UK: Supreme Court dismisses newspapers' Article 10 CFA appeals

by Tobias Raab

The UK Supreme Court has dismissed three appeals based on Article 10 CFA on 11 April 2017 (Times Newspapers Limited v Flood (Case No. A2/2014/0120), Miller v Associated Newspapers Limited (Case No. HQ09X04347) and Frost and others v MGN Limited ([2016] EWHC 855).

Each of the three appellants sought an order for costs made by a High Court decision against a newspaper publisher following trial. Some involved allegations that the newspaper had libelled the claimant, some involved that the newspaper had unlawfully gathered private information about the claimants by hacking into their phone.

Each newspaper had been ordered to pay the costs of the claimant referring to the costs regime introduced by the Access to Justice Act 1999 and reflected in the Civil Procedure Rules then in force. In the sequel, the publishers of the newspapers appealed to the Supreme Court. The publishers relied on the decision of the European Court of Human Rights in MGN Ltd v United Kingdom, in which the Court decided that the order to reimburse the success fee and ATE premium infringed MGN’s right to freedom of expression under Article 10 of the European Convention on Human Rights.

The publishers stated that their rights under Article 10 had also been infringed by the costs orders in the present appeals. The Supreme Court, however, unanimously dismissed the appeals of the three newspaper publishers.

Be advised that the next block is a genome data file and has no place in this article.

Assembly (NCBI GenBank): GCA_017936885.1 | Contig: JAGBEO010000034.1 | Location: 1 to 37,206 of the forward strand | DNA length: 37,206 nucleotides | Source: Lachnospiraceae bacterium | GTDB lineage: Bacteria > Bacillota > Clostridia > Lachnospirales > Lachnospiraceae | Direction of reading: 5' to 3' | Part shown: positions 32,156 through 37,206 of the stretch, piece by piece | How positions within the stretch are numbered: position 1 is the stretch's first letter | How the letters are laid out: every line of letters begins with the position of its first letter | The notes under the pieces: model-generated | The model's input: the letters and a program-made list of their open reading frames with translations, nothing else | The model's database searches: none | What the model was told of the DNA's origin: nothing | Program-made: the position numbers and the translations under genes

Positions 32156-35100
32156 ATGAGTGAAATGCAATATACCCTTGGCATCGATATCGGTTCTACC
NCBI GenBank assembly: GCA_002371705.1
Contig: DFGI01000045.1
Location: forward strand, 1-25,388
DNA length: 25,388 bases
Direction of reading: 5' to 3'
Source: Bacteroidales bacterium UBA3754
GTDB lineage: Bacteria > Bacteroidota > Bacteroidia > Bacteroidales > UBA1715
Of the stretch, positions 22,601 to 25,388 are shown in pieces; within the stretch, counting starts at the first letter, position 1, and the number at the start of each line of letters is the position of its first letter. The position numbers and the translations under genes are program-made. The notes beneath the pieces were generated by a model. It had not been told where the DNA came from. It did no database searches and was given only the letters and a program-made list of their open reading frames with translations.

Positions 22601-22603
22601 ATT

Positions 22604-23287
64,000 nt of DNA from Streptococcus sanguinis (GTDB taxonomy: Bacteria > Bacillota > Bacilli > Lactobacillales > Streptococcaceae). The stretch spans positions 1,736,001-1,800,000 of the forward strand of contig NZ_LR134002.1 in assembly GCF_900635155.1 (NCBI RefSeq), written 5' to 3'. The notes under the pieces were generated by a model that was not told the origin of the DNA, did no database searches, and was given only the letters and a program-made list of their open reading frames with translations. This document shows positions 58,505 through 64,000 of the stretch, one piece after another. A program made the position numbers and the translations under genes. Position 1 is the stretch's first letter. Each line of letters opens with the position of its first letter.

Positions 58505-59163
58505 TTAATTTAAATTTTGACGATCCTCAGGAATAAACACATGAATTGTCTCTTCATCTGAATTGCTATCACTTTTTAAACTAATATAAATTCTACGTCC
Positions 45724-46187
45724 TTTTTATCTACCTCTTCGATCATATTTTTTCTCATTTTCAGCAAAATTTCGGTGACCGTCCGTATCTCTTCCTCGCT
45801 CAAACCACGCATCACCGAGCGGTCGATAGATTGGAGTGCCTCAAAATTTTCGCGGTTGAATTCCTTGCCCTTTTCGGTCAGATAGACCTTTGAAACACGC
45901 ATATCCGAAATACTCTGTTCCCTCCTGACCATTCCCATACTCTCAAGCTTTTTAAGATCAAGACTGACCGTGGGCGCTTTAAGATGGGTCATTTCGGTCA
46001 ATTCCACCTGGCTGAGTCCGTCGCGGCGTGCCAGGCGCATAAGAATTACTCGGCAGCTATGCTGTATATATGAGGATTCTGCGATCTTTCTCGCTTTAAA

The Court stated that it would be inappropriate to see a general rule of domestic law that it would normally infringe a newspaper publisher’s rights under Article 10 to require it to reimburse the claimant’s success fee and ATE premium in a defamation or privacy case, as the UK Government was not a party to these appeals. On the other hand, the Court made clear that if there was such a general rule, it would infringe the claimant’s rights under Article 1 of the First Protocol to the Convention to deny the claimant’s ability to recover the success fee and ATE premium which they had incurred.

Also, as the regime aimed to enable access to the courts, the claimant’s rights under Article 6 and 8 might otherwise have been infringed, as the proceeding’s goal was to restore personal dignity. The Court also stated that the citizen’s right to assume that the law will not change retroactively would outweigh the publisher’s freedom of expression, as it was less centrally engaged in this case.

The Court therefore decided that it was the just and appropriate order to dismiss the appeals, and that to allow them would be a more serious infringement of the claimant’s rights than the infringement the publishers will suffer if the appeals are dismissed.

It must be stated though that the regime in dispute has now largely been replaced for claims commenced after 1 April 2013 by the Legal Aid, Sentencing and Punishment of Offenders Act 2012, after receiving lots of criticism.                                   

Tobias Raab is an Attorney at Law at the German law firm Stopp Pick & Kallenborn and publishes abstracts for the Institute of European Media Law (EMR), Saarbrücken/Brussels.


The Supreme Court’s decision can be accessed here

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Source information: This article was originally published by the European Centre for Press and Media Freedom –